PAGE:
That Sunday, Cary taught from Psalm 46:10 where it says, “Be still and know that I am God.” And his two points were “God’s right to dispose of us as He pleases,” and “Man’s duty to acquiesce in God’s will.”
Within the next 6 months they were able to restore the printing press and begin getting material out. And before his death it is said that he had duplicated and even improved on his earlier achievements.
God’s Plan is Active
“All things ‘work’ together for good.”
The reason we can say that all things turn out for the best is because God is there working it all out, turning heartaches into blessings, and tragedies into triumphs.
Our problem is that we don’t see it. To us God seems to be doing nothing about the situation that we are in. But the truth is that good is active, and when we are still, then we will see His hand in our circumstances.
“Be still, and know that I am God; I will be exalted among the nations, I will be exalted in the earth!” (Psalm 46:10 NKJV)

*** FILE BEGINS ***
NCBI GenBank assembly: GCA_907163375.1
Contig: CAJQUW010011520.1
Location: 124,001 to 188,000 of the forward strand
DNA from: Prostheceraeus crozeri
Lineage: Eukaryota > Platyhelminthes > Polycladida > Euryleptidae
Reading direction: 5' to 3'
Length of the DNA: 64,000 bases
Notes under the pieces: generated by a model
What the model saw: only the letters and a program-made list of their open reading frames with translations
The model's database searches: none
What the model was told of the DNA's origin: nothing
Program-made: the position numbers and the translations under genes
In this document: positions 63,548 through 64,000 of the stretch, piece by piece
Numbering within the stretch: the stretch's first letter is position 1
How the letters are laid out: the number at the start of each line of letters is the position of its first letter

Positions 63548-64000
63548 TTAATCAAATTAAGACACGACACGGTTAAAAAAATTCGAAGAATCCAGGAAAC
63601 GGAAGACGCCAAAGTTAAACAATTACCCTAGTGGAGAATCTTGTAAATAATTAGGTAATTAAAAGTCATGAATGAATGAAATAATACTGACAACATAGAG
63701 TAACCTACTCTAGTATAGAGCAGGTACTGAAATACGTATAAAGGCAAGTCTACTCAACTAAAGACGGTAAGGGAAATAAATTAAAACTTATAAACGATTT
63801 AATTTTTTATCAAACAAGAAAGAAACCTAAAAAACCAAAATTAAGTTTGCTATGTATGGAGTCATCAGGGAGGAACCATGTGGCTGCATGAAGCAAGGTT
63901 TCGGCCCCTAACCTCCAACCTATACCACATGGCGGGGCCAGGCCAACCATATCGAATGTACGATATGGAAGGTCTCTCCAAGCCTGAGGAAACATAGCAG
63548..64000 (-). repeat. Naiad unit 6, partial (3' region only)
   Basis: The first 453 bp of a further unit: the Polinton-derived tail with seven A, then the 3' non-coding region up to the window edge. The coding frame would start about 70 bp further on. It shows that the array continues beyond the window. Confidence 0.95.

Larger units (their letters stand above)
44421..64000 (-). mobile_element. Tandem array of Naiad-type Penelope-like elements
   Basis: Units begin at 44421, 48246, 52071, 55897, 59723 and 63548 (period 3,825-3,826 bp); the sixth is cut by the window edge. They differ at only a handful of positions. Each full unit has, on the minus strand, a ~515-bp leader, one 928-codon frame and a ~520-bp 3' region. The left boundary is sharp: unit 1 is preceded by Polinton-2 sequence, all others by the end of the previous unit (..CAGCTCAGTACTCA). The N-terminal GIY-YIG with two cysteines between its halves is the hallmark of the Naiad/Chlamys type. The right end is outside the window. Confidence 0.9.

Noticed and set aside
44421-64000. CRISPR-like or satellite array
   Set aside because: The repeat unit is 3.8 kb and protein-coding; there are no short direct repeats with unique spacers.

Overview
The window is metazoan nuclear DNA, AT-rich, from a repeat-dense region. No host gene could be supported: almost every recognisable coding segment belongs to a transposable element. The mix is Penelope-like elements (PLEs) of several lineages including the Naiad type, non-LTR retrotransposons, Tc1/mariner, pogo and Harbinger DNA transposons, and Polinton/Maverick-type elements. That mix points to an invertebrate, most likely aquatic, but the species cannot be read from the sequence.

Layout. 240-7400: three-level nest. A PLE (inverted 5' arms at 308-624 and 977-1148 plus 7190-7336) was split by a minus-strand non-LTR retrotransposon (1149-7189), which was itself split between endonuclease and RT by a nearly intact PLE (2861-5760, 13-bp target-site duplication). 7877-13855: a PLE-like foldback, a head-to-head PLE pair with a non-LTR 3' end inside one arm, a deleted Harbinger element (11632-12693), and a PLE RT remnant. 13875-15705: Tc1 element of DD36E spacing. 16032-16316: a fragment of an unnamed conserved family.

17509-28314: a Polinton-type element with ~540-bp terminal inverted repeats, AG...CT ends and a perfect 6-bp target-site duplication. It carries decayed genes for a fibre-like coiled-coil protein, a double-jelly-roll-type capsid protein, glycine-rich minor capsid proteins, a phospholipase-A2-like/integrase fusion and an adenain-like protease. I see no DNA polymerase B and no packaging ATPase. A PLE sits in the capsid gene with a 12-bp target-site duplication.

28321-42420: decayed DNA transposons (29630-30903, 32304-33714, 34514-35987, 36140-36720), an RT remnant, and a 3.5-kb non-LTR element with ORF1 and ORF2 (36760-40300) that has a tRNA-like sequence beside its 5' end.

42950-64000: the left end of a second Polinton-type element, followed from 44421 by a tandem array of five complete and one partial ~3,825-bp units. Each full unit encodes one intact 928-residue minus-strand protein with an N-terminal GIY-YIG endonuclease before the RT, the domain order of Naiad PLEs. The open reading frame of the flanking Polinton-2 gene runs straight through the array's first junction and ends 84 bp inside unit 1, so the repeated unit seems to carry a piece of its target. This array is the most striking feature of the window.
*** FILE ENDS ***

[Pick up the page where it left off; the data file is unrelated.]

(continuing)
Elijah learned this lesson as he perceived God as not working good out of his bad situation. He had been powerfully used by God as he prayed and not only did fire fall from heaven upon the sacrifice, but then rain came to end a three-year drought.
But Queen Jezebel was looking to have him killed because he had all her false prophets put to death. So off Elijah went into the wilderness to sulk wishing that he could just die. But God met him there, provided heavenly food where he was then able to travel for forty days to Mount Horeb, where he heard God still small voice that changed the direction of his life.
In the end, we really shouldn’t be impatient when we don’t see anything happening. Instead, we should be looking through the eyes of faith seeing God working it out for our good, despite His seeming inactively.
The Apostle Paul knew this truth for his life as well in what he told the church of Philippi.
“Being confident of this very thing, that He who has begun a good work in you will complete it until the day of Jesus Christ.” (Philippians 1:6 NKJV)
God’s Plan Includes Everything
“’All things’ work together for good.”
“All” in the Greek language means exactly that, “all.” It encompasses everything, and this should literally take our breath away. It covers our losses, illnesses, frustrations, disappointments, shattered hopes, physical disorders, and the list goes on from there. No matter how large or small the problem, God is working in and through it all.
Now, while we could easily say that God is in control of all these life changing circumstances, we think that what we’re going through doesn’t add up the big stuff that God gets involved in. But what we need to understand is that God is involved in even the smallest details of our lives.